MSF will assist the construction of two temporary clinics in the tsunami-afflicted Miyagi and Iwate prefectures.
Japan 2011 © Yozo Kawabe/MSF
Doctors Without Borders/ Médecins Sans Frontières (MSF) has begun to support the construction of two temporary clinics in the northeast of Japan, where the Tohoku earthquake and tsunami completely destroyed existing primary healthcare facilities.
MSF has been in the northeast area since the March 11 disaster. While the government’s recovery efforts continue, it will be several years before permanent medical facilities are rebuilt. The temporary clinics are expected to be used for three to five years, or until permanent facilities are ready.
Japan 2011 © Giulio Di Sturco/VII mentor
In Minami Sanriku, Miyagi prefecture, MSF will assist with the design, construction, and equipment of a primary-level clinic that will serve the local population of 23,000. In the town of Taro in Iwate prefecture, north of Minami Sanriku, MSF will assist in the refurbishment and equipping of a similar clinic located in a hotel.
Kunio Yamazumi, an architect working with MSF, has visited the proposed sites and will support and supervise the construction process.
“We have submitted our plans for the facilities in Taro and Minami Sanriku and are working closely with local medical authorities to ensure the two clinics meet the needs of the local population,” Yamazumi said.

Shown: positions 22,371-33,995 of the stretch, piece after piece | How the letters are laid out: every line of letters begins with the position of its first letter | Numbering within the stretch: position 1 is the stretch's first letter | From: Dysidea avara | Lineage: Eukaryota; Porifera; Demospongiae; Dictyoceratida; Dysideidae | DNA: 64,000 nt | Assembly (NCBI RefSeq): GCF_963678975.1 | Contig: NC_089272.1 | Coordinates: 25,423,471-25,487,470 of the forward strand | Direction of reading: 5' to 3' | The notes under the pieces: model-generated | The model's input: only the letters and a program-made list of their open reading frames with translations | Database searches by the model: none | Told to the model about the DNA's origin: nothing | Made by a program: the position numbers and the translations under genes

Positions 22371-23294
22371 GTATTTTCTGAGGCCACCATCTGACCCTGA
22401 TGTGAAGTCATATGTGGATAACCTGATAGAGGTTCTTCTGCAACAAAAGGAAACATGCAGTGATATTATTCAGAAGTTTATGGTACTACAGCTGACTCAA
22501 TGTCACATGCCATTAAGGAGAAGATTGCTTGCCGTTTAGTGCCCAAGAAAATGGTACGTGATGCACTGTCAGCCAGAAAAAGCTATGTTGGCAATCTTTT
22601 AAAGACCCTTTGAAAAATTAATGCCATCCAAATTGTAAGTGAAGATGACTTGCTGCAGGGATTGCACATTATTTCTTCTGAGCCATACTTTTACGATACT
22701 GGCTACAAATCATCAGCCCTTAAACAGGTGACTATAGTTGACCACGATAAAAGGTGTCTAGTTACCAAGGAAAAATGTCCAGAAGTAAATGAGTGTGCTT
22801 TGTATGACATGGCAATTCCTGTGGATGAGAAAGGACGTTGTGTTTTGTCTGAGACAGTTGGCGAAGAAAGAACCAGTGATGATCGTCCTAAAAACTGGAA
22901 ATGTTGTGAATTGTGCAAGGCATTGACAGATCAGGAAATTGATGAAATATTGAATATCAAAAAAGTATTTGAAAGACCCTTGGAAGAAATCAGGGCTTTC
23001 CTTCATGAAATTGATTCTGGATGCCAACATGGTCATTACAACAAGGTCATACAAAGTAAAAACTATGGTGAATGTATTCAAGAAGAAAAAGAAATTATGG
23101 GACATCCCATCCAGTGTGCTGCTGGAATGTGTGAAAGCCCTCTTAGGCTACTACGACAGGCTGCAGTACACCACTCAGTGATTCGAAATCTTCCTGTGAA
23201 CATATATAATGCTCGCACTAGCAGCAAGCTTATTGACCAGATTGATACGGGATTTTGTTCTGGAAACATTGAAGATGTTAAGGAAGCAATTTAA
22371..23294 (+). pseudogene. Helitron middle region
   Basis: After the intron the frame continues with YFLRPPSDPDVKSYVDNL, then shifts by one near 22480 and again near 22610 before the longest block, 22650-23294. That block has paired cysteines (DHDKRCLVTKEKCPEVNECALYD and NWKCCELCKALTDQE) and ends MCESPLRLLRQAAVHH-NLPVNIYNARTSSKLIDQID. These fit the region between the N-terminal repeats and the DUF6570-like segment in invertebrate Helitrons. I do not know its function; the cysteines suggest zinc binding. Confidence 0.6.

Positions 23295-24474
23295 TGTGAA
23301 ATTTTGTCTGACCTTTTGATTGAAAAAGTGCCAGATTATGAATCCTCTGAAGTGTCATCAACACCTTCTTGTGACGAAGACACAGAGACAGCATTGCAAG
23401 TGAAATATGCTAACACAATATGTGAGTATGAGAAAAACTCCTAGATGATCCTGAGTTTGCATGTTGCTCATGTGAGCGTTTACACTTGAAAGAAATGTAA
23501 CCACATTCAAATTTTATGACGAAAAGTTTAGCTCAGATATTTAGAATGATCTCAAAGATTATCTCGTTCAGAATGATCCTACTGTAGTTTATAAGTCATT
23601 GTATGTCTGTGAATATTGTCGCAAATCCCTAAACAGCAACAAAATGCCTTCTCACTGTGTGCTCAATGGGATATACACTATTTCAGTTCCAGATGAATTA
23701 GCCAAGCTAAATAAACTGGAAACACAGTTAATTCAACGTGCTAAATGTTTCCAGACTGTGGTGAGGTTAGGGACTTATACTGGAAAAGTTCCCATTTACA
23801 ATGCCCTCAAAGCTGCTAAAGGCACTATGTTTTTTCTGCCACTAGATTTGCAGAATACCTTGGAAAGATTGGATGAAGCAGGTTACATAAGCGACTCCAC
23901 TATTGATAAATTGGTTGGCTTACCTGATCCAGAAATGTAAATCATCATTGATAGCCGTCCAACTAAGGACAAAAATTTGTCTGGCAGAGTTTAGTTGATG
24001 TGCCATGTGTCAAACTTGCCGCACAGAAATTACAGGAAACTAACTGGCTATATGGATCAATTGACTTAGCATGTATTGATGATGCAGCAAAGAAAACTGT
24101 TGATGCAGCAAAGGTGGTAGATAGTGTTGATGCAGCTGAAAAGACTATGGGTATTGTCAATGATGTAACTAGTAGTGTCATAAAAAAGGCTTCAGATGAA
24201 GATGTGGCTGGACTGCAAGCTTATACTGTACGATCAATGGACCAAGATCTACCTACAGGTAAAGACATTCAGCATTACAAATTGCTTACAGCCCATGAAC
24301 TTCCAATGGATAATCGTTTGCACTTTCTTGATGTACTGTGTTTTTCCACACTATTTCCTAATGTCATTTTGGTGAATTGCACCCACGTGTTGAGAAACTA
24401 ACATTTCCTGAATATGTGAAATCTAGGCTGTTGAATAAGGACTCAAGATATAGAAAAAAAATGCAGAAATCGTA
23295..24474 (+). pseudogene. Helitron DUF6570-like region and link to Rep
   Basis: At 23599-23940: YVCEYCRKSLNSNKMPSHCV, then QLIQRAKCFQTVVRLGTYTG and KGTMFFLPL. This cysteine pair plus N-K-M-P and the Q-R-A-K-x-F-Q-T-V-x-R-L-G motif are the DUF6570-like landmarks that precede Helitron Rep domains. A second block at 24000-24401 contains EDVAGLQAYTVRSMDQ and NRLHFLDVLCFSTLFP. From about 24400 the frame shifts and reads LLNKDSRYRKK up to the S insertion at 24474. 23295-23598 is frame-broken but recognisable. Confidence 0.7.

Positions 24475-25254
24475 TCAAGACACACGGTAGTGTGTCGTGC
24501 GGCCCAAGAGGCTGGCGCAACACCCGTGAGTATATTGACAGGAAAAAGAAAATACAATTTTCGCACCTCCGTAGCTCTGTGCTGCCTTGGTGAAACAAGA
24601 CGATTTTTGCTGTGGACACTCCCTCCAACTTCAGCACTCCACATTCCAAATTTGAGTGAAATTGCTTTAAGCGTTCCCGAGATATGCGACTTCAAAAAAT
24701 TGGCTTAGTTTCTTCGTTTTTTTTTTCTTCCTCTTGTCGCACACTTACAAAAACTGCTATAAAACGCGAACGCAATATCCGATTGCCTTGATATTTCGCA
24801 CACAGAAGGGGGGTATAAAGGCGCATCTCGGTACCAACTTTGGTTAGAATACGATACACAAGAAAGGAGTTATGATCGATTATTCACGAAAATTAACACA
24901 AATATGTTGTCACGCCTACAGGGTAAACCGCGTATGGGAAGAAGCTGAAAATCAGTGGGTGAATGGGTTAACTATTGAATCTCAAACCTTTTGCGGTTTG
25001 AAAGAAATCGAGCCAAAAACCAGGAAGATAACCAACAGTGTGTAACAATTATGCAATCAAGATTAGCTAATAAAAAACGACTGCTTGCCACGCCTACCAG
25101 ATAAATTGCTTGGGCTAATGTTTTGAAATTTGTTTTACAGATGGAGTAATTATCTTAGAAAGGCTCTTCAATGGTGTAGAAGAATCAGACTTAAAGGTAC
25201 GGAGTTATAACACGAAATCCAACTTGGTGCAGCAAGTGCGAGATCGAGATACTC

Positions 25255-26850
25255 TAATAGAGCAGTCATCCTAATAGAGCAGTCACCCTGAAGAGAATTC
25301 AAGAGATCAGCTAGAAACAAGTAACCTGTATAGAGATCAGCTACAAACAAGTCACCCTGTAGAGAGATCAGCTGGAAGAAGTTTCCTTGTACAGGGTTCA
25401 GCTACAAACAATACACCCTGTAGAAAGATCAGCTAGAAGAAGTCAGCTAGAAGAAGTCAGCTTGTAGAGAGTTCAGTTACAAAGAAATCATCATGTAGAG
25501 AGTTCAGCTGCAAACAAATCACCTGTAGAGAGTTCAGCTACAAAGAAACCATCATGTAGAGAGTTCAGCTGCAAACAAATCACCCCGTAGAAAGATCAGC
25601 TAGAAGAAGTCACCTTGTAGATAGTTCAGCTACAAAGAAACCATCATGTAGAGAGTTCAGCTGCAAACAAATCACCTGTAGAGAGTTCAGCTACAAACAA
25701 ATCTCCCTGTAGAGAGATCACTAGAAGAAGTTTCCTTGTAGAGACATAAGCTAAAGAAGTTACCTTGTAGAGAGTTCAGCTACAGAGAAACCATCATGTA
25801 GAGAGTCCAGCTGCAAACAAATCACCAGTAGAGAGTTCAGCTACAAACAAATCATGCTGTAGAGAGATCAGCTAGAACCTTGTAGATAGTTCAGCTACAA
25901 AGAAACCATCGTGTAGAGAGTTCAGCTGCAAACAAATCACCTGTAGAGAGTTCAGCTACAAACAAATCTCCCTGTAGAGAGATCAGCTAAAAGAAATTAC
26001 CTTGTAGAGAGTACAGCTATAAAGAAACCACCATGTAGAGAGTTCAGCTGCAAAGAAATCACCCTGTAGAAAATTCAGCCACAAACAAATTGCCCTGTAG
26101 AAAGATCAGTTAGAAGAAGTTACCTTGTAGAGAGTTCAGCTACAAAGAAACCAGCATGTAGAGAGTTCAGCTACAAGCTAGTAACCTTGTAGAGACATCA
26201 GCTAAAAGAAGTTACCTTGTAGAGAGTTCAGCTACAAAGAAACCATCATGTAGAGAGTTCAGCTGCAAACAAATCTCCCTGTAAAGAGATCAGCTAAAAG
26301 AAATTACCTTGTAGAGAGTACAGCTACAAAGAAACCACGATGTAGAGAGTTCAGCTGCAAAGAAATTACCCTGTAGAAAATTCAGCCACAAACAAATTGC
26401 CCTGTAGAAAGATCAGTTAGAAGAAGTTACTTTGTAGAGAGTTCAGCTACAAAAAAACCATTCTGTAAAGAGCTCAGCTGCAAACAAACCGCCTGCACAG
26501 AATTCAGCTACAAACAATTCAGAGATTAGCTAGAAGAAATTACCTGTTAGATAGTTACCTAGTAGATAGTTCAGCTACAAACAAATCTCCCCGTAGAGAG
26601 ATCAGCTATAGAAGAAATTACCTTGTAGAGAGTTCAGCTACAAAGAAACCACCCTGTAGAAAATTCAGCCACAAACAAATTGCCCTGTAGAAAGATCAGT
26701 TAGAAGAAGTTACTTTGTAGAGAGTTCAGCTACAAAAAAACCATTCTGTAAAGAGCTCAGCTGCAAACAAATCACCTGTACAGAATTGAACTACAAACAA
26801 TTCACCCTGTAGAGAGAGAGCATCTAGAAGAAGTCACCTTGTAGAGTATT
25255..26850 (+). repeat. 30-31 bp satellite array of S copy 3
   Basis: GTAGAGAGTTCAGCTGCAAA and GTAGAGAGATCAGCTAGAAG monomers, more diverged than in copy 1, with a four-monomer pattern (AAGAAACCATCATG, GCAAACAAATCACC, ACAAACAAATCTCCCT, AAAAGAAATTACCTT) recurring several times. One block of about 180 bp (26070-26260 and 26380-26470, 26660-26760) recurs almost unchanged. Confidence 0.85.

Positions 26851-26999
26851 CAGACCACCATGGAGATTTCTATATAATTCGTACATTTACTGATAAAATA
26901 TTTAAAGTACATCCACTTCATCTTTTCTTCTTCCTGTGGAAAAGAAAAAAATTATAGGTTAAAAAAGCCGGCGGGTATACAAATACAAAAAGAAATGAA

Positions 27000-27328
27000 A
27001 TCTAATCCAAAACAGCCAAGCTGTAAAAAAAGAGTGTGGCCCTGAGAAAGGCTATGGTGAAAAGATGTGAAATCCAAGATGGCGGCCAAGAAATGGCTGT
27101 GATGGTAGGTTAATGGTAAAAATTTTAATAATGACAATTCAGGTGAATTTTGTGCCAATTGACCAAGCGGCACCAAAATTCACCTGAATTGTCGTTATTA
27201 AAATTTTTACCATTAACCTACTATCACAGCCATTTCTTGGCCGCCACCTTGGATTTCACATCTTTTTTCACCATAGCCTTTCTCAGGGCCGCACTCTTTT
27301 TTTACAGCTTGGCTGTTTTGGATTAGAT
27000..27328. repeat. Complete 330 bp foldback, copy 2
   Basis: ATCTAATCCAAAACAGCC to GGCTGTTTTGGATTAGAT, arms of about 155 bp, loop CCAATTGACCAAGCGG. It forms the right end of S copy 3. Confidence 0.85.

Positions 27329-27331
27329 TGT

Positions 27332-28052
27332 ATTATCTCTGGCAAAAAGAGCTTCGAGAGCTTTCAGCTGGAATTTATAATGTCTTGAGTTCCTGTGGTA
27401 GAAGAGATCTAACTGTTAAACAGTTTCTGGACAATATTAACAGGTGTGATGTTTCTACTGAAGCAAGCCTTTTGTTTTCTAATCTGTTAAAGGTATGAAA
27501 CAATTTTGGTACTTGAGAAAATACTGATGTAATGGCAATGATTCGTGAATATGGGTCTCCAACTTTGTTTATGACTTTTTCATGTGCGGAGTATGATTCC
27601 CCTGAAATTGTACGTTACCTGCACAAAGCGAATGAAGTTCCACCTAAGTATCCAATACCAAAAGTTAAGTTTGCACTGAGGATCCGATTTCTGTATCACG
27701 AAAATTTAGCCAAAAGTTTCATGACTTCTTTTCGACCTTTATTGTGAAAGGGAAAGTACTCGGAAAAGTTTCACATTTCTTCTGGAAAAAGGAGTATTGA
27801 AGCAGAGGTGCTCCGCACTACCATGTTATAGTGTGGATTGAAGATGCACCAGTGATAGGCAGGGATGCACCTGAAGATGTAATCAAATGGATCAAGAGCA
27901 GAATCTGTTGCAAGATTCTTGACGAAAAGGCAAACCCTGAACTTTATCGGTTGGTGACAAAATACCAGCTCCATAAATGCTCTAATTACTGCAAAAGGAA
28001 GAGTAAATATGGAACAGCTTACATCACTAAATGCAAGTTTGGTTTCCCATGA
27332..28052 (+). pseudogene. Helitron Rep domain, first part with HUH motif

In Minami Sanriku, the proposed clinic would offer outpatient facilities, as well as dental, pediatric, and ear, nose and throat services. The clinic in Taro would offer general outpatient services and basic examination facilities.
MSF also delivered two 30-seat buses to authorities in Minami Sanriku to help transport patients from evacuation centers and temporary housing to medical facilities. In the town of Taro, MSF delivered a vehicle specifically designed to transport disabled patients.
Staff psychologists continue to engage in a range of outreach activities in the tsunami-affected region, including distributing leaflets and providing information via a community radio station set up by evacuees.
Key topics discussed include identifying mental health issues, information for parents, stress management, and where to seek psychosocial support.
MSF has also accompanied public health nurses to visit temporary houses and provide direct training while visiting patients. Staff have contacted a local nursery school about providing teachers and parents with training and information about mental health.
“Unlike physical medical problems, mental health is harder to observe and quantify, and can therefore be underestimated,” said Suzanne Petrie, an MSF psychologist who has worked with traumatized populations in Pakistan and Jordan. “An entire community infrastructure has been destroyed, so normal social support structures and activities are largely nonexistent.”
Since an MSF "café" staffed by a team of MSF psychologists was established on April 27 near Bayside Arena in Minami Sanriku, 2,220 people have used the space, with more than 300 receiving some type of psychological intervention.
The café space provides an area where people can get refreshments and talk in an informal setting with mental health staff who can then identify particularly vulnerable cases requiring further support and offer one-to-one counseling.